Or: In Space, No One Can Hear You Take out the Trash
My family goes to a lot of movies. We're not film buffs, by any means. Usually, we're looking for snappy dialogue and explosions. A couple years ago, we saw the film “Gravity.” For those who haven't seen it, a runaway debris cloud destroys satellites and space stations. Even though the science in that movie was pretty badly off, in a lot of ways, something like it does have the potential to occur.
Kessler Syndrome is a hypothetical scenario dreamed up by a NASA scientist named Donald Kessler in the 70s. Essentially, it proposes that if enough objects are in low Earth orbit, collisions between them will eventually result in an enormous cascade of debris.
It's a pretty simple process: one piece of space junk slams into another, which sends debris scattering about. Some of that debris hits another piece of space junk, creating another burst of debris, which slams into more space junk, and then maybe into a satellite. Eventually, you have an enormous cloud of debris traveling through orbit. Each piece would be widely spaced, but even tiny bits can have insanely destructive power when moving that quickly. The cloud wouldn't take out every satellite, of course; it would stay in the same orbit, and many satellites would be in a higher or lower orbit.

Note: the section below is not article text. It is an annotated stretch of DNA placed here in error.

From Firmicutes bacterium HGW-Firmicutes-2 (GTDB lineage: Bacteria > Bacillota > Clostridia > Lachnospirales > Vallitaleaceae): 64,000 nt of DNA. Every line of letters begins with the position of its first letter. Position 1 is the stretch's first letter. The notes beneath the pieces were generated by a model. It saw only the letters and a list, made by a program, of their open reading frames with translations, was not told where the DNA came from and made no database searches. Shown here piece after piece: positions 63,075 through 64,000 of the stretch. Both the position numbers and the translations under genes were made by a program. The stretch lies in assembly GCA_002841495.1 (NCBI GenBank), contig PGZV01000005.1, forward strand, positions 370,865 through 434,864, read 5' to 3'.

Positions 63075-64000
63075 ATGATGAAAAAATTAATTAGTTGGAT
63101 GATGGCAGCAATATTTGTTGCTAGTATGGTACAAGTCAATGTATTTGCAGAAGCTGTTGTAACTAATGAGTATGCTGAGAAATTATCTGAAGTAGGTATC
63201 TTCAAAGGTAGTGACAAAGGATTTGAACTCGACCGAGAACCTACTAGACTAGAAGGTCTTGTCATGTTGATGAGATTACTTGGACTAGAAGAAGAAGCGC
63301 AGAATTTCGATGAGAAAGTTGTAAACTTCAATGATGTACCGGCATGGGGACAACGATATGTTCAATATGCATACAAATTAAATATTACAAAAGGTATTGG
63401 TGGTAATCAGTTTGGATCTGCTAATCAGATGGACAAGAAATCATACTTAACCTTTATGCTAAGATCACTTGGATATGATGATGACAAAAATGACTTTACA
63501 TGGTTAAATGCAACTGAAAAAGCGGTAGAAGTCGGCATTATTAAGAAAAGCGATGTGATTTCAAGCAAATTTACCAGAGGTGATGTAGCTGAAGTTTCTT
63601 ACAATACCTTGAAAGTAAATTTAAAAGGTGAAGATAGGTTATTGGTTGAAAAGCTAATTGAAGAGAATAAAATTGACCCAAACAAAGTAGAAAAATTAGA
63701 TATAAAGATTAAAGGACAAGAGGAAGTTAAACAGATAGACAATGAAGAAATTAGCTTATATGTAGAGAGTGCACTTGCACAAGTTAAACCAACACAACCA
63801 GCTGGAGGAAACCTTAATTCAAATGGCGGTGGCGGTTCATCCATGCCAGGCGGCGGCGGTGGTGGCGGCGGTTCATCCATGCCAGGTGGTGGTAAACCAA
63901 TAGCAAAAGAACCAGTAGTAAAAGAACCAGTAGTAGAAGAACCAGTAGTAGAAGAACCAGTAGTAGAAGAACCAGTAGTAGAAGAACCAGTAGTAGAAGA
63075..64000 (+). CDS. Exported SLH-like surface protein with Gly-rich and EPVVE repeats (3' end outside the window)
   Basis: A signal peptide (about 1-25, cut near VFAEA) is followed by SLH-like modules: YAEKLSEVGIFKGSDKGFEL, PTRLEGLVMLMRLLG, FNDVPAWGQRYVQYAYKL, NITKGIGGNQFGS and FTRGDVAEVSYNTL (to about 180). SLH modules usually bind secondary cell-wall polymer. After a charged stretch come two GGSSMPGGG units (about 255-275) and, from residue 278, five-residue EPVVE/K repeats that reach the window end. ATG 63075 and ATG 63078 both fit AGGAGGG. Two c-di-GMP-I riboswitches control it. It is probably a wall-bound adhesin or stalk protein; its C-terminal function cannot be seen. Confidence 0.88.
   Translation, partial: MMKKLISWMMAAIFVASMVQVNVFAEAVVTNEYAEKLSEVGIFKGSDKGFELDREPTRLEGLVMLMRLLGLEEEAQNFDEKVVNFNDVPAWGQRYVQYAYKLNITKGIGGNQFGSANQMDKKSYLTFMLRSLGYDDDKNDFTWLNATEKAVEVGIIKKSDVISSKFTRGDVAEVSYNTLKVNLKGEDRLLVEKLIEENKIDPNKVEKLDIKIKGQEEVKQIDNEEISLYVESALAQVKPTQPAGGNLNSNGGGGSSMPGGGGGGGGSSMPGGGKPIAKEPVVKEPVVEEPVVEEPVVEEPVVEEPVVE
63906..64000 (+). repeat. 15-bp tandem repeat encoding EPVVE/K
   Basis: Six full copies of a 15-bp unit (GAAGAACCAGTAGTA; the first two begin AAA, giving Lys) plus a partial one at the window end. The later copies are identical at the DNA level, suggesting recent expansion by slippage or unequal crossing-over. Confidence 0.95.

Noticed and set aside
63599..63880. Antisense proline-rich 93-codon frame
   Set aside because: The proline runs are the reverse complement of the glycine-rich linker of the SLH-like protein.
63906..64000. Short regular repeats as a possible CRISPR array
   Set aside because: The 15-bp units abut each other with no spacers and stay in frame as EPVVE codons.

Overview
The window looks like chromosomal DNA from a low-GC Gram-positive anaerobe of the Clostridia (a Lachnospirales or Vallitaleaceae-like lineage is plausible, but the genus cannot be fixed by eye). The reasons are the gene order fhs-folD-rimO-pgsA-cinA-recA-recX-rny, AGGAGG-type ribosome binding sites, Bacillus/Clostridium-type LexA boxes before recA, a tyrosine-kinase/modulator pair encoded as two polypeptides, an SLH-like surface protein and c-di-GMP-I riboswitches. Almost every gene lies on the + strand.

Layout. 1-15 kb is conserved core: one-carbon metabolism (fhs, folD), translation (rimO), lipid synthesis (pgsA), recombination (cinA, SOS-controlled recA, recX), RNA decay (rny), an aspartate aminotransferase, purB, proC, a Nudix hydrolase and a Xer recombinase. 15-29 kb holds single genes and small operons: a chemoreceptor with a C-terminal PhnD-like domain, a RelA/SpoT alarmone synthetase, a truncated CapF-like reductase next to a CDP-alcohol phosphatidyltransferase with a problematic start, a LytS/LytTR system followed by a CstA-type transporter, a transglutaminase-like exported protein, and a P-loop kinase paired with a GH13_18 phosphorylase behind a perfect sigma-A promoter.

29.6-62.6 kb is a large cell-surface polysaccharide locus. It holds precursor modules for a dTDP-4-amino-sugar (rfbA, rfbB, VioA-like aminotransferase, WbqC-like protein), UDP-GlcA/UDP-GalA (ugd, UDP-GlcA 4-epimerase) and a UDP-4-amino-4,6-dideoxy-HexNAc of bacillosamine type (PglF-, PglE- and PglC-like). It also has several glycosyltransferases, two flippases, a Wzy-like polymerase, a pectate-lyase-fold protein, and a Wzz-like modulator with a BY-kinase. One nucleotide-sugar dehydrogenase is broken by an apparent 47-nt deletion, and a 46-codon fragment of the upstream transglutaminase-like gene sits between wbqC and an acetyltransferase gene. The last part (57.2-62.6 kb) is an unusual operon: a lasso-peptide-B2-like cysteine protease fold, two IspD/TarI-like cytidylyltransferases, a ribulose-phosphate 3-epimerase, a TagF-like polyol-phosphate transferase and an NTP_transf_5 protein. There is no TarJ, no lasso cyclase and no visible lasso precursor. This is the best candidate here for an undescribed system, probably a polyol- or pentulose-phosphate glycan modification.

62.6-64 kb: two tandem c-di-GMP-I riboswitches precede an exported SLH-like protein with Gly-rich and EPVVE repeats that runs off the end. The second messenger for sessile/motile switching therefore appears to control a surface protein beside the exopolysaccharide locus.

A Kessler cascade could potentially make space travel impossible for millennia, completely blocking off that orbit. The debris wouldn't orbit forever. The drag from the miniscule amount of air at that altitude, along with a few other factors, would eventually clear the orbit again, though the process could take thousands of years.
Governments take the threat quite seriously. Satellites aren't allowed to launch unless they can be safely disposed at the end of their lifespans. The two most common techniques for doing so: dropping it back into the atmosphere or raising it up into a higher graveyard orbit. People also have proposed gadgets for clearing the debris, including a device called a laser broom, which is precisely as cool as it sounds.
It all really just goes to show: proper waste disposal is important, no matter where you are.